About 50 to 100 mg of each sample was analyzed on an ARL QUANT’X EDXRF spectrometer (Thermo Fisher Scientific, Madison, USA) to search for the presence of chlorine, as indicator for the presence of cocaine or heroin in the hydrochloride form.
Heroin dosage with HPLC-UV
About 10 mg of each sample was weighted exactly and dissolved in 10 mL of methanol using an ultrasonic bath for 5 min. The solution was diluted per 100 in solvent C and 10 µL of this solution was injected into the HPLC-UV system.
LC separation was achieved on an Ultimate 3000 system (Thermo Fisher, Belgium) equipped with a Dionex Acclaim RSLC PolarAdvantage II column (100 mm × 2.1 mm × 2.2 µm). The oven temperature was set up at 50 °C. The separation was obtained using a gradient of B from 12 to 20% in 1.45 min, 28% at 2.69 min, 58% at 4 min with a flow rate of 0.7 mL/min. UV DAD was monitored from 208 to 375 nm, quantification wavelength was 208 nm. A 5-point calibration curve was established by injecting 1, 2.5, 5, 7.5 and 10 µL of a heroin, paracetamol and caffeine mixture containing 10 µg/mL of each compound.
Calibration acceptance criteria for each compound were: r2 ≥ 0.99, signal to noise ratio ≥ 10 and retention time for heroin at 2.81 min ± 0.5 min. Identification and quantification criteria for each compound were: peak match ≥ 950 compared to a reference spectrum, relative standard deviation of peak purity index ≤ 3%, signal to noise ratio ≥ 10.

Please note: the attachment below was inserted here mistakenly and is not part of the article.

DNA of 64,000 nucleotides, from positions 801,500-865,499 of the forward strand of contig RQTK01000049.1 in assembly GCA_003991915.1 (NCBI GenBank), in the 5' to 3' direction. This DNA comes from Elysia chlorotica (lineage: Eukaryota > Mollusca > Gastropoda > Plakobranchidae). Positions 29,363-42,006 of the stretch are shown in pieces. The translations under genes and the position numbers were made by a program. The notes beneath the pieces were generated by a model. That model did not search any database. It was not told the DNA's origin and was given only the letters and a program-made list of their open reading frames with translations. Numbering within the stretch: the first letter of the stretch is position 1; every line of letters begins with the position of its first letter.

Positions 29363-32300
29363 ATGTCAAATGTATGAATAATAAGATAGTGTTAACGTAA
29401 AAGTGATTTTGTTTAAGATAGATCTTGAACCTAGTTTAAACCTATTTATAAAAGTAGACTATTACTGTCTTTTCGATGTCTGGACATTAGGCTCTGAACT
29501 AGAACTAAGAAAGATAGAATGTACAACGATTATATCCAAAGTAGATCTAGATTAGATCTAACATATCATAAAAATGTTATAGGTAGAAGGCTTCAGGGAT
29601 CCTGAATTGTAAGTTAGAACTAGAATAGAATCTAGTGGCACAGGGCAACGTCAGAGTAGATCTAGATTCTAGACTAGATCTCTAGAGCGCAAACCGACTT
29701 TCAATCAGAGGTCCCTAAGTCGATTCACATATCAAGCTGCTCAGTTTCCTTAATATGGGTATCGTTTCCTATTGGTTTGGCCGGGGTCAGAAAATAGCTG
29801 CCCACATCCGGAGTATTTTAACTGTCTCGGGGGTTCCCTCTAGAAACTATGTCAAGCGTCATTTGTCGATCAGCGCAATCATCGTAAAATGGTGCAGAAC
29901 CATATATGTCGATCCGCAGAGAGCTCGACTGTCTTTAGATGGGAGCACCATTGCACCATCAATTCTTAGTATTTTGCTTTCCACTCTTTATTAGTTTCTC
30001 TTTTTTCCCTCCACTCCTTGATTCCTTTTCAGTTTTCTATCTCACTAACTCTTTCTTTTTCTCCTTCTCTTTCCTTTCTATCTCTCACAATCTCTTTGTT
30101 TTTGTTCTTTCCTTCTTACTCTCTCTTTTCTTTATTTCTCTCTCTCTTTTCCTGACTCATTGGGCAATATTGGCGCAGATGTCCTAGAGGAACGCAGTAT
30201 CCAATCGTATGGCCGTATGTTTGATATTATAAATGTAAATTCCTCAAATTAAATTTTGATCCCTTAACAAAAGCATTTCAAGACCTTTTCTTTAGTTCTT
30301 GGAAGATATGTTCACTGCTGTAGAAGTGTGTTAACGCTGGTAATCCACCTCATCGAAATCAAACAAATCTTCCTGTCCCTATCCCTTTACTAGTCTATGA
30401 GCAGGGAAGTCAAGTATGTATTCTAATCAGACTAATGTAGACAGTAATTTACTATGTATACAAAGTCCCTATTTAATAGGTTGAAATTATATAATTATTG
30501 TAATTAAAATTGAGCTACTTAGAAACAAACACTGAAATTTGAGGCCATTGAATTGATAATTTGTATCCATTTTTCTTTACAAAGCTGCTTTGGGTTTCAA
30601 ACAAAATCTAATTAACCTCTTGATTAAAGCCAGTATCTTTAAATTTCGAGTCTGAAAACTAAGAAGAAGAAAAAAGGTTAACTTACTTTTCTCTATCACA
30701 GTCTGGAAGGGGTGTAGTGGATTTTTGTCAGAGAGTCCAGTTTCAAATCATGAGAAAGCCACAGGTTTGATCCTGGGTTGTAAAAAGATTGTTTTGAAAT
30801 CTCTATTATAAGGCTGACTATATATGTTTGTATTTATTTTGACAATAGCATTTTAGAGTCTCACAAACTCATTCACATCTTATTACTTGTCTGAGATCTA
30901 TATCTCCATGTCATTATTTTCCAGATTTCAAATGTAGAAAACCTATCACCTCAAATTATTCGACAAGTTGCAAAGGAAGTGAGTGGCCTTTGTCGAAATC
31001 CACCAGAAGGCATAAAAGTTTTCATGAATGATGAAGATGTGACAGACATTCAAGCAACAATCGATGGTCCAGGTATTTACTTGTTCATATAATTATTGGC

Cocaine dosage with HPLC-UV
Preparation of cocaine samples was the same as for heroin except that the final dilution occurred in solvent D.
LC separation was achieved on the same HPLC/UV system using the same column as for heroin. The oven temperature was set up at 50 °C. The separation was obtained using a gradient of C from 8 to 10% in 1.2 min, 23% at 1.5 min, 32% at 1.9 min, 50% at 3.9 min with a flow rate of 0.7 mL/min. UV DAD was monitored from 206 to 375 nm, quantification wavelength was 235 nm. A 5-point calibration curve was established by injecting 1, 2.5, 5, 7.5 and 10 µL of a mixture containing 10 µg/mL cocaine and adulterants such as levamisole, phenacetin, ketamine and others when considered necessary.
Calibration acceptance criteria and identification plus quantification criteria were identical to heroin samples’ analyses. For cocaine, retention time was 2.58 min ± 0.5 min.
Qualitative and quantitative analyses using LC-Q-ToF
About 10 to 25 mg of each DCR sample was weighted exactly and dissolved in 1 mL of methanol using an ultrasonic bath for 5 min. The solution was diluted per 10,000 in a solvent mixture E/F (9/1, v/v)). Samples were analyzed on a G6550A ifunnel Q-ToF LC–MS system (Agilent, Waldbronn, Germany) equipped with a 1290 Infinity HPLC system. The separation was performed onto an Acquity UPLC BEH C18 column (130 Å, 1.7 µm, 1 mm × 50 mm) by using a gradient of solvents E and F. The LC and Q-ToF operating conditions have been described in detail in Dahm et al. .